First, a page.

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Auschwitz Concentration Camp

POLAND | Monday, 29 August 2016 | Views [363]

We bought tickets to Auschwitz the day we arrived. During the busy summer months it is required to purchase a guided tour; versus walking through at your own pace. Sounded alright but it was a good thing we had 5 days because it was sold out until today.

The site is located about 75 KM east of Krakow. The easiest, albiet most expensive, is to book through a tour company. Clearly, that was not adventurous, or cheap, for Tim. That being said, he had done his homework and the trip was quite easy and comfortable.

We set out around 9am, picked up a picnic lunch and purchased tram tickets. The tram took us directly to the main train/bus station. After quickly checking the train schedule, none fit our needs, we hopped on a minibus; $4. Only problem with it was there is no toilet and its about 1.5 hours; should have drank less coffee!

 

The bus dropped us directly in front of the museum; versus the 2 Km walk (or local bus) from the train. Being a couple hours early for our tour, we scooped out the place. The prices at the museum are understandably high; however, we found a patio restaurant just across the street. Beers and picnic lunch was awesome! Not to mention some yummy ice cream!

 

Unless you grew up under a rock, you know Auschwitz was a WWII Jewish concentration and extermination camp. There are two main parts, Auschwitz one, an old Polish military base, and Birkeneau.

 

Auschwitz one is very reminiscent of any late 19th early 20th century military garrison. It reminded us especially of Quebec City.

 

It was packed! Our tour was quickly ushered along with a large group directly in front and behind; almost impossible to get solitary pictures. We passed by the infamous sign in German, Hard work will set you free; false promise to so many that were also ushered past it.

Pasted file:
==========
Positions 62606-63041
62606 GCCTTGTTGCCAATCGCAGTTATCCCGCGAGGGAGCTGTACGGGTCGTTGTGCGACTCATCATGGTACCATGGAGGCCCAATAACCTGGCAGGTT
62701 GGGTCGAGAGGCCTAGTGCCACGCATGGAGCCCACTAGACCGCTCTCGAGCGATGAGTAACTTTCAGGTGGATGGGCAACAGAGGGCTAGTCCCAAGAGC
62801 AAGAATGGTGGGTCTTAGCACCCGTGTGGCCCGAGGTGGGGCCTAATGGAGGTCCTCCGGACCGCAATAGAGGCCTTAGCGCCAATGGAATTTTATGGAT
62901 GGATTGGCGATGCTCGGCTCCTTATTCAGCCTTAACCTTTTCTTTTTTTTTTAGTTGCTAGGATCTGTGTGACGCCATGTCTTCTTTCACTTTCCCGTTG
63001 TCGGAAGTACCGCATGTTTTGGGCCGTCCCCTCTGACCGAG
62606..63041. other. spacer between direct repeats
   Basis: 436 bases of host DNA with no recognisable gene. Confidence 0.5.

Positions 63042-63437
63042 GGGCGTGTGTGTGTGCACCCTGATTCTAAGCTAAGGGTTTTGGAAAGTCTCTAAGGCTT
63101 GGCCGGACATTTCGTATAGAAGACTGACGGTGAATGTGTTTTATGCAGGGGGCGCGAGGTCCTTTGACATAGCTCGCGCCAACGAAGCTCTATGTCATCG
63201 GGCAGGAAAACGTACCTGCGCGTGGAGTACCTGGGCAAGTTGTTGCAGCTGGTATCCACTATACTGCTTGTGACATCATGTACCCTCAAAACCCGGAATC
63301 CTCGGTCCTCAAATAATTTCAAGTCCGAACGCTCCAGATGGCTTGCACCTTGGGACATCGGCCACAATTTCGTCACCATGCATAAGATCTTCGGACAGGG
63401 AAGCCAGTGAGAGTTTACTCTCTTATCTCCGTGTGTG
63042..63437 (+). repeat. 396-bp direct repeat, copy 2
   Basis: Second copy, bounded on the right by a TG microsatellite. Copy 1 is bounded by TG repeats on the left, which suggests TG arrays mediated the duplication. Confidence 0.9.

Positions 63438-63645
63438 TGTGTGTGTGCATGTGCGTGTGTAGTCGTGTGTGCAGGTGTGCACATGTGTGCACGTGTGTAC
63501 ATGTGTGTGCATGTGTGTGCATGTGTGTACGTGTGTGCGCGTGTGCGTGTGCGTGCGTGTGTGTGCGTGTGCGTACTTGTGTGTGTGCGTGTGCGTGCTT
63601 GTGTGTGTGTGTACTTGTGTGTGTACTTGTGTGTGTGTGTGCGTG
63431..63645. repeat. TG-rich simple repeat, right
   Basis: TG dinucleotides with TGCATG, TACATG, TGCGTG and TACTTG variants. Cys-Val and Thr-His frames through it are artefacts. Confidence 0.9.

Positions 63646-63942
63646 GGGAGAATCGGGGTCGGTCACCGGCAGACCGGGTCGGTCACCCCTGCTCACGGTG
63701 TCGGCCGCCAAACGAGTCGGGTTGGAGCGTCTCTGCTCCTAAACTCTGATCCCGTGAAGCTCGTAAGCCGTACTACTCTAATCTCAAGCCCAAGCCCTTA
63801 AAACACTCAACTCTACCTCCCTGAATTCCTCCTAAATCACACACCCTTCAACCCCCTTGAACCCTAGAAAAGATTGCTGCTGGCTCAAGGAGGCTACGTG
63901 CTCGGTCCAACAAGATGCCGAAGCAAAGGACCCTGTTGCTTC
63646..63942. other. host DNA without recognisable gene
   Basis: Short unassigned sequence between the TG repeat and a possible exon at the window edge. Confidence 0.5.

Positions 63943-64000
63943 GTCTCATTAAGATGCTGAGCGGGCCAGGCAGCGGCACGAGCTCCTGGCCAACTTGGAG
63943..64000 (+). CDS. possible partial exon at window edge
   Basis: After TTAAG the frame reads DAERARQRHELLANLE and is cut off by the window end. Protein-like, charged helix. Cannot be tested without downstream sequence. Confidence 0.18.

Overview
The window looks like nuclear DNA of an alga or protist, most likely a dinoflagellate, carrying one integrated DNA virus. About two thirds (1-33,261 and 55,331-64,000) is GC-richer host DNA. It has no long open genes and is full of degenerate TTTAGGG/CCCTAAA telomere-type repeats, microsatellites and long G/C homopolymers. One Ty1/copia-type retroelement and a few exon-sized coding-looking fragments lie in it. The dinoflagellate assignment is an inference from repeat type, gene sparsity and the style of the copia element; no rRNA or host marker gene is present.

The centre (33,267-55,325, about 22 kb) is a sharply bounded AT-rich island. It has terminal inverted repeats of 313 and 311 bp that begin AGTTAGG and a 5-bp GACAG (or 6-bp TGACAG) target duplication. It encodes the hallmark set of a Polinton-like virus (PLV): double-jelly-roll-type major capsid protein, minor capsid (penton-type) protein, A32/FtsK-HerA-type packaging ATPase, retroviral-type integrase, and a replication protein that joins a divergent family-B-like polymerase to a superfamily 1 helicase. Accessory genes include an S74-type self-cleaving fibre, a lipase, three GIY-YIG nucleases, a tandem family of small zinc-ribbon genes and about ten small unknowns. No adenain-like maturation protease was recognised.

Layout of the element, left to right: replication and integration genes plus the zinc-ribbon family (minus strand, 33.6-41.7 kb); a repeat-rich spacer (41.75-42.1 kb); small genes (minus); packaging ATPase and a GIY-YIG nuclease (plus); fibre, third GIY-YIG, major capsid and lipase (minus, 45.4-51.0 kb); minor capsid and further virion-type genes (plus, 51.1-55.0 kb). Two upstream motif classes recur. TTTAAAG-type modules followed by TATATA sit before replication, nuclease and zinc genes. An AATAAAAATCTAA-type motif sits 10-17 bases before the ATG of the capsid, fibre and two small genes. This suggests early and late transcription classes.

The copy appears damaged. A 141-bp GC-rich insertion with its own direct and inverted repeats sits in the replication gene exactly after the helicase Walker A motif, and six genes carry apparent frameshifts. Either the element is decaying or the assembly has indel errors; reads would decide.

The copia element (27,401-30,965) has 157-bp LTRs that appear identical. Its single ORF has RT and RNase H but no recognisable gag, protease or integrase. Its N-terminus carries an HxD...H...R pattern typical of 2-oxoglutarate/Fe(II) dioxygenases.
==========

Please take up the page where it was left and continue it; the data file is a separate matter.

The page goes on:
The barracks were basically emptied; hollow shells that your imagination had to fill. We saw reproductions of old photos and lots of statistics.

 

Some of the later barracks held more evidence of the sinister activities; especially a room filled with three thousand pounds of human hair; mostly dreadlocks. No photos please...

 

Finally we were paraded past a recreate death wall, crudely constructed gallows and ultimately a gas chamber and crematorium.

 

The electric fences were particularly blood chilling.

 

After a short bus ride we arrived to Birkeneau, the newer and larger death camp.

 

 

Although it was newer, most of the buildings were strangely destroyed; most appeared to have been burned with only the chimney and foundation remaining.

 

We fought threw the Jewish school kids and arrived to selection, where a German doctor would either select new arrivals (about 2 – 4 thousand per day from as far away as Belgium) for work, or immediate death.

 

We viewed the remains of gas chamber 2 and 3, bombed by the retreating German troops.

 

Finally, we toured one of the remaining barracks which simply reminded us of a barn; sad!

 

Ending our tour right as it started to rain, we hopped onto the minibus back to town. It poured the whole way back which was a nice setting for a head bobbing snooze.

We dropped Mom and Dad at the hotel; well, kicked them off the tram at the proper stop. We continued to a local mall where I purchased a couple things for going back to Africa. We thought Polish malls would be cheaper than America, but we were mostly disappointed.

 

Finishing the long day, Tim and I sat down to a delicious and romantic... milk bar. This one was much more high end than the last one; food was amazing. I had perogies and chicken schnitzel; Tim had mutton goulash with mouth watering cabbage and rice. Perfect ending to Krakow and a refreshing evening after a somber day.

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